group show 41
New Cats in Art Photography

We almost titled this show “I Got 99 Cat Photos and a Bitch Ain’t One,” “These Cat Photos Will Blow Your Mind and You’ll Never Guess What Happened Next…” or “Henri Kittier Bresson, and the Canon of the Photo Meows....”

Reading this, you’re hopefully cracking a smile, but more likely rolling your eyes. Whatever your reaction may be, we decided to stick with “New Cats in Art Photography.” Maybe we’re shooting ourselves in the viral paw but hopefully the Internet will forgive us.

Why do we love cats? Why are they one of the most viral entities known to post Generation X’ers and Millennials? Why are feline musings simultaneously click-bait dreams and equally one of the largest causes of social media animosity and “de-friending?” This exhibition won’t answer any of those questions. Nor will it project any theories on the impact of cats in our rapidly shifting contemporary photographic landscape, but it will give you a glimpse into how cats make their way into the work some of today’s most challenging (and diverse) photographers.

 “New Cats in Art Photography” includes 100 images from some of our favorite photographers around the world, and varies from larger bodies of work dedicated entirely to cats, to one-off cat photos that find their way into non-cat specific portfolios. Alexandra Crockett’s “Metal Cats” uses straightforward portraits of male Metalheads with their cats to explore pre-conceptions of masculinity in heavy metal culture and larger social contexts. Arne Svenson photographs stray cats standing in front of floral and pastel backgrounds, their backs to the camera in a way that “disengages the viewer” allowing them to vanish into a mess of fur and color. While Crocket and Svenson’s larger bodies of work rely heavily on cats, the majority of the images in this exhibition, ranging from Rachelle Mozman’s “One Eyed Cat,” to Elad Lassry’s “Selkirk Rex” to Asger Carlsen’s twisted feline sculpture, are casual, seemingly random photographs of cats that have floated in to their larger projects. “New Cats in Art Photography” may not answer any of our questions as to why photographers love cats so much, but it gives us some insights into how they continue to serve as a photographic muse.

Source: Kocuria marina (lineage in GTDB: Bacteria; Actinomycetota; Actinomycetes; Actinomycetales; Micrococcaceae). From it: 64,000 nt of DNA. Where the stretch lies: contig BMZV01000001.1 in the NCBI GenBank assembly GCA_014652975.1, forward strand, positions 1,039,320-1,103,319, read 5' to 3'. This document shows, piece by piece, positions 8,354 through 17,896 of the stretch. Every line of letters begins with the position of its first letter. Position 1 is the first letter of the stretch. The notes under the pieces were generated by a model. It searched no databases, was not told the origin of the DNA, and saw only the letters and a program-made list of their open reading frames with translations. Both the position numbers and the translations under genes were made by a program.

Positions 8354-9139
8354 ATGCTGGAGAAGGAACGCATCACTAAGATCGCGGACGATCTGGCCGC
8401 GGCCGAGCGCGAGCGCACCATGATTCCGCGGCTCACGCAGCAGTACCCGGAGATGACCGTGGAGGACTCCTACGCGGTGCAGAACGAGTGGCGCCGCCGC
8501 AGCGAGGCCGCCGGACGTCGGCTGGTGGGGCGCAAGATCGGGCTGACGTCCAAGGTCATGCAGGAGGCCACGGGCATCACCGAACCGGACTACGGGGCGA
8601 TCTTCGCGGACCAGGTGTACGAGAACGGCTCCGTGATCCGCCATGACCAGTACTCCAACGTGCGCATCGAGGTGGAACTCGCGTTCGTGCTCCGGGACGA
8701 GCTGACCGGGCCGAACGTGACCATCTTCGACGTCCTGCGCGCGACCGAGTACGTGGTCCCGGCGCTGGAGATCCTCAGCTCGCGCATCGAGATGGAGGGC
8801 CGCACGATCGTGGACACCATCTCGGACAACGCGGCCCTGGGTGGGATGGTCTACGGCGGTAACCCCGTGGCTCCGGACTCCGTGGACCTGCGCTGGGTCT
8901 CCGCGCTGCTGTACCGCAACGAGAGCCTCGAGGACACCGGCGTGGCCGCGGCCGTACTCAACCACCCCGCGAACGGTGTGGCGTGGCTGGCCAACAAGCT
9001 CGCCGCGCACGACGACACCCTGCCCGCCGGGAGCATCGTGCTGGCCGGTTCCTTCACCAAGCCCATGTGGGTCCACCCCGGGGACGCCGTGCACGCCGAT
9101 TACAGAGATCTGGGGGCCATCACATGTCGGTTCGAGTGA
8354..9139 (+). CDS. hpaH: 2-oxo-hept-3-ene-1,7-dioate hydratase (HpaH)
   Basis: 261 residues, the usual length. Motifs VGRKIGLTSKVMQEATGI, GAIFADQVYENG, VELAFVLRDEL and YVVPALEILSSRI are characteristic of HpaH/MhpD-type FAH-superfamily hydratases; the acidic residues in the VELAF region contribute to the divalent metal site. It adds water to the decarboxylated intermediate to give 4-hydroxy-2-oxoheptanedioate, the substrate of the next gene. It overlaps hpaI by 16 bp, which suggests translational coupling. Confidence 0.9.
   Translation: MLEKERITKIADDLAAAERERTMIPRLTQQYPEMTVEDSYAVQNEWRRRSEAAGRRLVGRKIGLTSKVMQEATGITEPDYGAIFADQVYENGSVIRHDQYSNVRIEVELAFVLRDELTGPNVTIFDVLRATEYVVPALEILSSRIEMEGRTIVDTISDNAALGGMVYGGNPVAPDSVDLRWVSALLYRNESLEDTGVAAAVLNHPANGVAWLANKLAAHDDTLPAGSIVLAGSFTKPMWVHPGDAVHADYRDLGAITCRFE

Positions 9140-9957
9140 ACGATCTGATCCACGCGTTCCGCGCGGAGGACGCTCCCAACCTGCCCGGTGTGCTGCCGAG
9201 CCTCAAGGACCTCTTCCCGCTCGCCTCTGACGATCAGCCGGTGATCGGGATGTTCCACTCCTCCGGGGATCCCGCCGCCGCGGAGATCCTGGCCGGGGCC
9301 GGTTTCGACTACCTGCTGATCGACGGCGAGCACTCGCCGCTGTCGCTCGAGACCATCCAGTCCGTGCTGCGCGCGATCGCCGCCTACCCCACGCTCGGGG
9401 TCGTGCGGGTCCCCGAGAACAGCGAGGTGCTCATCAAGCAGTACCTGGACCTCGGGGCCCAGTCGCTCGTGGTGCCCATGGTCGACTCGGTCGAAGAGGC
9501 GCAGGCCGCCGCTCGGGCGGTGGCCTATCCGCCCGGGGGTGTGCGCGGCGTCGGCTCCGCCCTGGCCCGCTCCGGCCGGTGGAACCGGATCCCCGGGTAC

– Jon Feinstein, Co-Founder, Humble Arts Foundation